On Dec. 29, 2008, the International Trade Commission (ITC) issued an institution of investigation (Investigation No. 332-505) in response to Section 15422(c)(1) of the Food, Conservation, and Energy Act of 2008 (Farm Bill), which requires the ITC to submit a report to the House Committee on Ways and Means and the Senate Committee on Finance that contains certain customs transaction valuation information with respect to the First Sale Rule. A copy of the investigation notice can be found at http://www.usitc.gov/secretary/fed_reg_notices/332/332-505..1230576235.pdf.

As background, in January 2008, U.S. Customs and Border Protection (CBP) published a Notice of Proposed Interpretation in the Federal Register to require that the price paid by the buyer in the U.S. to the foreign distributor forms the basis for valuation in a series-of-sales importation scenario. This interpretation would have been a departure from the current application of the valuation statute, which allows importers to use the price paid by an intermediary to a foreign manufacturer (the first or earlier sale) as the basis for determining the transaction value of merchandise involved in a series of sales.

This action by CBP drew strong objections from the trade community and members of Congress. As a result, in June 2008, in written testimony before the Senate Finance Committee, CBP Commissioner W. Ralph Basham announced that CBP had shelved its proposal to eliminate the use of the First Sale principle for valuing transactions.

Subsequently, Congress included an additional provision in the Farm Bill that stated CBP should not implement a change to the agency’s interpretation of the term “sold for exportation to the U.S.” for purposes of applying the transaction value of the imported merchandise in a series of sales before Jan. 1, 2011. Congress instructed CBP to require, for a one-year period, that each importer of merchandise declare at the time of importation whether the transaction value of its imported merchandise has been determined on the basis of a first or earlier sale. CBP is required to submit a report containing this information to the ITC, so that the ITC can then report to Congress as required.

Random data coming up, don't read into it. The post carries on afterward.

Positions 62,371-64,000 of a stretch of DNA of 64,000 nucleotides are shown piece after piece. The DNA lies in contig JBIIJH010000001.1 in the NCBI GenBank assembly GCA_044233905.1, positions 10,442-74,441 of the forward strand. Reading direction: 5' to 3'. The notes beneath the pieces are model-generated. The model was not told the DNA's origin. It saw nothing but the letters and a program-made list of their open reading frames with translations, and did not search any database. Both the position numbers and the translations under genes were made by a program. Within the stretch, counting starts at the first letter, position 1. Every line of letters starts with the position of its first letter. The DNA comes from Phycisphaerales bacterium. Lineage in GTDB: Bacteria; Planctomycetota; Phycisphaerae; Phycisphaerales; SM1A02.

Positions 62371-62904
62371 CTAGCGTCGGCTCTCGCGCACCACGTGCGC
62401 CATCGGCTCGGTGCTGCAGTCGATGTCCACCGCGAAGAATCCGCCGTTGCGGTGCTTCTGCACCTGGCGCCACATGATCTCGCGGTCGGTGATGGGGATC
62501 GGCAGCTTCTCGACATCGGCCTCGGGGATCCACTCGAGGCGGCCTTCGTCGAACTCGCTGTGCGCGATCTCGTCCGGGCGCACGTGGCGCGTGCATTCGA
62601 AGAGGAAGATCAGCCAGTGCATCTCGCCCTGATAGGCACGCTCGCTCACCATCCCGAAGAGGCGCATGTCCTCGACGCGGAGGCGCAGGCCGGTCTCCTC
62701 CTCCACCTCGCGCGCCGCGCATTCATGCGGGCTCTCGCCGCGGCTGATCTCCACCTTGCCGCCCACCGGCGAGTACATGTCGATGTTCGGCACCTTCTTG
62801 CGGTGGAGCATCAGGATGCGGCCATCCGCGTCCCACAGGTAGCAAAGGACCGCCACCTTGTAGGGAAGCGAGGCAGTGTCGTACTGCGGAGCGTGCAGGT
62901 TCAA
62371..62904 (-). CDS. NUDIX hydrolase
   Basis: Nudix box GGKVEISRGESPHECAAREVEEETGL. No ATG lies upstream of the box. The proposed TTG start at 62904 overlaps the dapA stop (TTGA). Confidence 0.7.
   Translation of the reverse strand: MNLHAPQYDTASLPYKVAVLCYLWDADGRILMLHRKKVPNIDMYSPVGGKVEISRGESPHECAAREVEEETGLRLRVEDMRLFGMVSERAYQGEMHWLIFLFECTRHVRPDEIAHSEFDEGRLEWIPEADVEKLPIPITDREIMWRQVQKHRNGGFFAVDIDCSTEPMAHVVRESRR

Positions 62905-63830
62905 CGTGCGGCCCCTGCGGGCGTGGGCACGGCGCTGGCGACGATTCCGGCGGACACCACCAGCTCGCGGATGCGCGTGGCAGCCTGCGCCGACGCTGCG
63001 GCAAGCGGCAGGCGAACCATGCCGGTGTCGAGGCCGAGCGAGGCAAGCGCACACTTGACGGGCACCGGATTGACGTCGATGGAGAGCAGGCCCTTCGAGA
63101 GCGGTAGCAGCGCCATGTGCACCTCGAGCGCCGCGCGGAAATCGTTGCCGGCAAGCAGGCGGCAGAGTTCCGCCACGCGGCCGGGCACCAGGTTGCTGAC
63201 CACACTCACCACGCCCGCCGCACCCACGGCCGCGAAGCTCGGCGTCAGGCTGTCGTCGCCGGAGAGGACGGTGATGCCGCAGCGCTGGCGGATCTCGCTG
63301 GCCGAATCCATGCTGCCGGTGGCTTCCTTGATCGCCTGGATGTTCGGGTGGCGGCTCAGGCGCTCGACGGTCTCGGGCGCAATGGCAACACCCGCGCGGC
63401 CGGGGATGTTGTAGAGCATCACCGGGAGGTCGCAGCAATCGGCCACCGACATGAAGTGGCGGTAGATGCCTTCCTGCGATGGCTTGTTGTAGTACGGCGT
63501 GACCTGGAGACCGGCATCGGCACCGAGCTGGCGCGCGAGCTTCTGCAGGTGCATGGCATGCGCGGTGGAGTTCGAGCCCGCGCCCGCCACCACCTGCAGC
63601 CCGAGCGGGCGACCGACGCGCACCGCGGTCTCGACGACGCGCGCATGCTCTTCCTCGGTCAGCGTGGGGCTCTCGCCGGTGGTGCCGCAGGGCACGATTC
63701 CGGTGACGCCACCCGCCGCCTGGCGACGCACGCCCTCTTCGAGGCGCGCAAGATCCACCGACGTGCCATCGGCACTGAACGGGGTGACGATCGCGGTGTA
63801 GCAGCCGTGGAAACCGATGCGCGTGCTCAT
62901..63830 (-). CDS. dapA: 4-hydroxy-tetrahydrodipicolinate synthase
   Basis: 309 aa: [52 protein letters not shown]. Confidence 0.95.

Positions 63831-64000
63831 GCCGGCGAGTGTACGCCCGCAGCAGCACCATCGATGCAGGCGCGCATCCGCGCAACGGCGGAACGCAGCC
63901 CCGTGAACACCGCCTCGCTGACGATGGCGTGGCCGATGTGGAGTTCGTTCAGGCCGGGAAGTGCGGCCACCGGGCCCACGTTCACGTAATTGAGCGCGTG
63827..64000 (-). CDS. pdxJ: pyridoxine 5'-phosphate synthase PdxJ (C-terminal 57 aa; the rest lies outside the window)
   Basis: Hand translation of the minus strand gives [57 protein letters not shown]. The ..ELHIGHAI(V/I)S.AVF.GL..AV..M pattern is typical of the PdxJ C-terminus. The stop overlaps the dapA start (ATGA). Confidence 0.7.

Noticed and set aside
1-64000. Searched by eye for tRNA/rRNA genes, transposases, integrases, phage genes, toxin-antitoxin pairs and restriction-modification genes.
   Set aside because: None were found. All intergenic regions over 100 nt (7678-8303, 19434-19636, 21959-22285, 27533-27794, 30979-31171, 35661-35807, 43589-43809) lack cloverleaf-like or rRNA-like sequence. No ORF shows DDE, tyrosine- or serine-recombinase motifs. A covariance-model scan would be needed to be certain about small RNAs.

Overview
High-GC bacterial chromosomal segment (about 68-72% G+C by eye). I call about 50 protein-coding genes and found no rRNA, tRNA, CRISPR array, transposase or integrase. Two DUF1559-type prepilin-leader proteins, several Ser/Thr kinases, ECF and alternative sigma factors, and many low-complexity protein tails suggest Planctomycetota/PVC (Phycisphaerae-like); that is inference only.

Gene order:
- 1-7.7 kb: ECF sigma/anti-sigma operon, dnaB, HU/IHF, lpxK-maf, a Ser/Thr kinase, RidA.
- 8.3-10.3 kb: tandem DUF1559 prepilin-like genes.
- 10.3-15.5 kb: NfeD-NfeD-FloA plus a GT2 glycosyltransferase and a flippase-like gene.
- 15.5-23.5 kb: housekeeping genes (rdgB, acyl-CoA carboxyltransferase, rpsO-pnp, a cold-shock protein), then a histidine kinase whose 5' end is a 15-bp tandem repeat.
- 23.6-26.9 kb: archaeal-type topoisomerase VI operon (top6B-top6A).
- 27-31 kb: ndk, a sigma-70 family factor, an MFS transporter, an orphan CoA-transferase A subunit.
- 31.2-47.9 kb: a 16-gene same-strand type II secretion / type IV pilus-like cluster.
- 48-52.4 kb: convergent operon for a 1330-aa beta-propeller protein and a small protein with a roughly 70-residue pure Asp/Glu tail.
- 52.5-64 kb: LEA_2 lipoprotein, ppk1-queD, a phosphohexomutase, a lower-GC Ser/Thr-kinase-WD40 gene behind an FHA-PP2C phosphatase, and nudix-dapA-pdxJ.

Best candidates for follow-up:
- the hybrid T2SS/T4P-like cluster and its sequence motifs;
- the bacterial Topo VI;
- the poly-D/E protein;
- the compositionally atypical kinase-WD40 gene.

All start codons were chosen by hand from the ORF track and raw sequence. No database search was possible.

ITC’s review of the First Sale Rule for U.S. imports will be conducted for a 12-month period. The ITC anticipates delivering its report to the House Committee on Ways and Means and the Senate Committee on Finance in February 2010, depending upon receipt of data from CBP (the report must be submitted within 90 days after receipt of the final monthly report from CBP).

Section 15422(c)(2) of the Farm Bill requires that CBP provide monthly reports to the ITC, covering the period Aug 20, 2008, to Aug. 19, 2009, that include the following:

  • The number of importers that declare the transaction value of the imported merchandise is determined on the basis of first or earlier sale:
  • The tariff classification of such imported merchandise under the Harmonized Tariff Schedule of the United States (HTSUS); and
  • The transaction value of such imported merchandise. As required by legislation, the ITC will use the information provided by CBP to develop its report, which must contain the following:
  • The aggregate number of importers that declare the transaction value of the merchandise is determined on the basis of the First Sale Rule, including a description of the frequency of the use of this method;
  • The tariff classification of the imported merchandise under the HTSUS on an aggregate basis, including an analysis of the tariff classification of such imported merchandise on a sectoral basis;
  • The aggregate transaction value of the imported merchandise, including an analysis of the transaction value of such imported merchandise on a sectoral basis; and
  • The aggregate transaction value of all merchandise imported into the United States during the one-year period specified.

The resulting report will convey the ITC’s objective findings and independent analyses on the subject of the investigation. The report will not include recommendations on policy or other matters, as it is simply a fact-finding report.

The ITC has also instituted this investigation to facilitate docketing of submissions and public access to its records through the CITC’s EDIS electronic records system.

While the ITC does not plan to hold a public hearing during the course of this investigation, all interested parties are invited to submit written statements containing information and their views on the matter. All statements should be received not later than 5:15 p.m. EDT, April 30, 2009.

Written submissions (signed original and 14 copies) should be addressed to the Secretary to the Commission, 500 E Street SW, Washington, DC 20436. In the event that confidential treatment of the document is requested, at least four additional copies must be filed, in which confidential information must be deleted (see 19 CFR § 201.6 for the specific rules regarding confidential treatment of documents). The ITC anticipates that the report it sends to the committees concerning this investigation will be made available to the public in its entirety. Consequently, the report will not contain any confidential business information that is designated as such under the rules identified above.

Importers using, or considering the use of the First Sale Rule, are encouraged to submit written statements stating their views on the matter. Drinker Biddle would be pleased to assist with drafting of written submissions for any interested parties.